Lee and Thompson introduce bill to remove Confederate statues from the U.S. Capitol
Washington, D.C. – Today, Congresswoman Barbara Lee (D-CA), and Congressman Bennie Thompson (D-MS) introduced a bill to remove Confederate statues from the U.S. Capitol. The bill, the Confederate Monument Removal Act, originally introduced by Congresswoman Lee in 2017 in the wake of the white nationalist rally in Charlottesville, would remove all statues of people who voluntarily served the Confederate State of America from the National Statuary Hall Collection within 120 days.
“Americans in all 50 states and millions of people around the world are marching to protest racism and police violence directed at people of color, and yet across the country, Confederate statues and monuments still pay tribute to white supremacy and slavery in public spaces,” said Congresswoman Lee. “It is time to tell the truth about what these statues are: hateful symbols that have no place in our society and certainly should not be enshrined in the U.S. Capitol.”
“After talking with several religious leaders, I am happy to join Congresswoman Barbara Lee in filing a bill doing away with symbols that continue to divide and haunt this country. We do this in a spirit of racial reconciliation and healing,” said Congressman Thompson.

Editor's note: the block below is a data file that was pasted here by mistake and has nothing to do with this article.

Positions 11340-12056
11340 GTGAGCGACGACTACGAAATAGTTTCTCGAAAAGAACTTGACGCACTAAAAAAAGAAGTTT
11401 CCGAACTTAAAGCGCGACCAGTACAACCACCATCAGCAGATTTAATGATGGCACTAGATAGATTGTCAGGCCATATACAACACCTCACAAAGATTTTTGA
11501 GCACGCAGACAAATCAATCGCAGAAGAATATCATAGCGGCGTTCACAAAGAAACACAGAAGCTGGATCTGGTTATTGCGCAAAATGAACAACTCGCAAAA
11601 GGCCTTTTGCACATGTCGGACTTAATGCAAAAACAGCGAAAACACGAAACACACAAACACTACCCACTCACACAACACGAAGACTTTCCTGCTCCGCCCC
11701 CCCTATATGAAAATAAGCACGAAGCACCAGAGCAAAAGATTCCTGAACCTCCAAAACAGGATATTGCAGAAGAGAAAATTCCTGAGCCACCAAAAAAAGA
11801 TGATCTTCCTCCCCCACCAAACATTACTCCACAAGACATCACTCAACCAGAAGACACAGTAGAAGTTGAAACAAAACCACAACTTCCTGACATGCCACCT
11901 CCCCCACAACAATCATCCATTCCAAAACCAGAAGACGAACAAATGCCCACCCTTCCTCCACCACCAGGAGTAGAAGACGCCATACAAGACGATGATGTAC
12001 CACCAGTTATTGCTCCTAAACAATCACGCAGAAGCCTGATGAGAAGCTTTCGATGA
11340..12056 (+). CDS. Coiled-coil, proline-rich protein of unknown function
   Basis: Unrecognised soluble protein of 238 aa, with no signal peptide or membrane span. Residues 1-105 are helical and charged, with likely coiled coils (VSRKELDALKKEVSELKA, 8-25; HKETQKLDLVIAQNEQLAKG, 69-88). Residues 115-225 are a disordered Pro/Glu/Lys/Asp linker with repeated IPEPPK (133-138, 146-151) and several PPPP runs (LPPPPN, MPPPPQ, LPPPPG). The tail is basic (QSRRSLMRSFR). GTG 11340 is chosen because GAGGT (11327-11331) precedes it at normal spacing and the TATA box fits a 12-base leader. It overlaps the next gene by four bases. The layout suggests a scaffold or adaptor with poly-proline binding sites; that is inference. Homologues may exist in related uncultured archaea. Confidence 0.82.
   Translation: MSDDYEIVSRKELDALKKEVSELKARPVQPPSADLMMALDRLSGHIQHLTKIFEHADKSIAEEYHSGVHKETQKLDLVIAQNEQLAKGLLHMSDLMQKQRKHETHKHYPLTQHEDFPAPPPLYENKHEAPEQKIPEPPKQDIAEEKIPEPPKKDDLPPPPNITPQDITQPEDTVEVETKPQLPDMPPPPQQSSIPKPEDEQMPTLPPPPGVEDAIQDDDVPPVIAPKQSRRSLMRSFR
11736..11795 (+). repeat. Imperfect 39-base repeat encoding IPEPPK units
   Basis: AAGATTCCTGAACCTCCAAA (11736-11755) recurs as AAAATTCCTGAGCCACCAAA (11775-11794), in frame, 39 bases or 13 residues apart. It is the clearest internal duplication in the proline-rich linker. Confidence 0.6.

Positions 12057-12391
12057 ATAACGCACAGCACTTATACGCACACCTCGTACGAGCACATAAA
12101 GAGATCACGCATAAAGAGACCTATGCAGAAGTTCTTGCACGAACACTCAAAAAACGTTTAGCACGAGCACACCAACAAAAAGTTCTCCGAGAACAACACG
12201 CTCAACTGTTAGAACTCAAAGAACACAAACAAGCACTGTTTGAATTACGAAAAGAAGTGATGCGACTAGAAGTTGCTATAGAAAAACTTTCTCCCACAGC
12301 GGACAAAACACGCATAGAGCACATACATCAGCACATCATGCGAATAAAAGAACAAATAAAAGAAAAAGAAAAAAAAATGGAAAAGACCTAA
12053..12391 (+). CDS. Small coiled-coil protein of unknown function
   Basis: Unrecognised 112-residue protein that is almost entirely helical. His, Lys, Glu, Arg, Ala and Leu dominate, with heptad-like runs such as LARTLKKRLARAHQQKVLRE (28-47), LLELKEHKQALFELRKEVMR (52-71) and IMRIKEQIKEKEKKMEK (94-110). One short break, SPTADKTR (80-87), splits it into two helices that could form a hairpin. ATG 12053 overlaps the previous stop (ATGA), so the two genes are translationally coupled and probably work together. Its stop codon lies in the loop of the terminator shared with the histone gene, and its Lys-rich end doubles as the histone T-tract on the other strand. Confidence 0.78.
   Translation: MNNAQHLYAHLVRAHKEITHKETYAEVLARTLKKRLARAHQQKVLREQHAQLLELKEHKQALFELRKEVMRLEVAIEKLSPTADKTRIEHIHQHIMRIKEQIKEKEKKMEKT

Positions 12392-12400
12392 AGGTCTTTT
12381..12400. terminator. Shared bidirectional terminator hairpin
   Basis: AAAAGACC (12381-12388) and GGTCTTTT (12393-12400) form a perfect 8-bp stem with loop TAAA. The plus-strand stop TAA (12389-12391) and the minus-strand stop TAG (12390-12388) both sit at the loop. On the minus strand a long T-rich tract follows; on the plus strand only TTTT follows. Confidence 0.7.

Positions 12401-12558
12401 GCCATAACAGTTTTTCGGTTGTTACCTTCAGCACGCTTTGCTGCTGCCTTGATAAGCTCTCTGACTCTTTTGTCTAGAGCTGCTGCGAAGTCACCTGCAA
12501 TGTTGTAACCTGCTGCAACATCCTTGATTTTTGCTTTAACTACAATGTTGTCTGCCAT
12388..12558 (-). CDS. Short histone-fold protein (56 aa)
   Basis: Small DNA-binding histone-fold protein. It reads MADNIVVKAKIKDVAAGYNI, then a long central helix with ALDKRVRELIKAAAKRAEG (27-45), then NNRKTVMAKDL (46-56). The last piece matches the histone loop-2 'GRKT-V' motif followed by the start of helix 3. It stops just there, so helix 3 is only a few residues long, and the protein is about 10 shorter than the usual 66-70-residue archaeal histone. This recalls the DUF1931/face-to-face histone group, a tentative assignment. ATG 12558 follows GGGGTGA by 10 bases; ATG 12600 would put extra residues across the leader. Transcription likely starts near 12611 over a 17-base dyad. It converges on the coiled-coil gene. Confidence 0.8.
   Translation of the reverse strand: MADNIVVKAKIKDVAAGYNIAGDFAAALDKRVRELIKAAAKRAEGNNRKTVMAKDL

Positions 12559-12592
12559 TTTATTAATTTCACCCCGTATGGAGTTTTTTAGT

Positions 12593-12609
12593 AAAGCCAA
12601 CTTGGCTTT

The National Statuary Hall Collection was created in 1864 with a law that allows states to select two statues of deceased individuals to be displayed in the U.S. Capitol. Under the Confederate Monument Removal Act, states can reclaim Confederate statues that are currently part of the National Statuary Hall Collection. Statues that are not reclaimed by states would be turned over to the Smithsonian.
The Confederate Monument Removal Act is cosponsored by Reps. Jim McGovern (D-MA), Andre Carson (D-IN), Nydia Velasquez (D-NY), Cedric Richmond (D-LA), Alma Adams (D-NC), Alcee Hastings (D-FL), Marcia Fudge (D-OH), Donald Payne, Jr. (D-NJ), Al Green (D-TX), Lisa Blunt Rochester (D-DE), and Ayanna Pressley (D-MA).
The full text of the bill can be found here.
Top photo: National Statuary Hall provided by US Capitol/Public Domain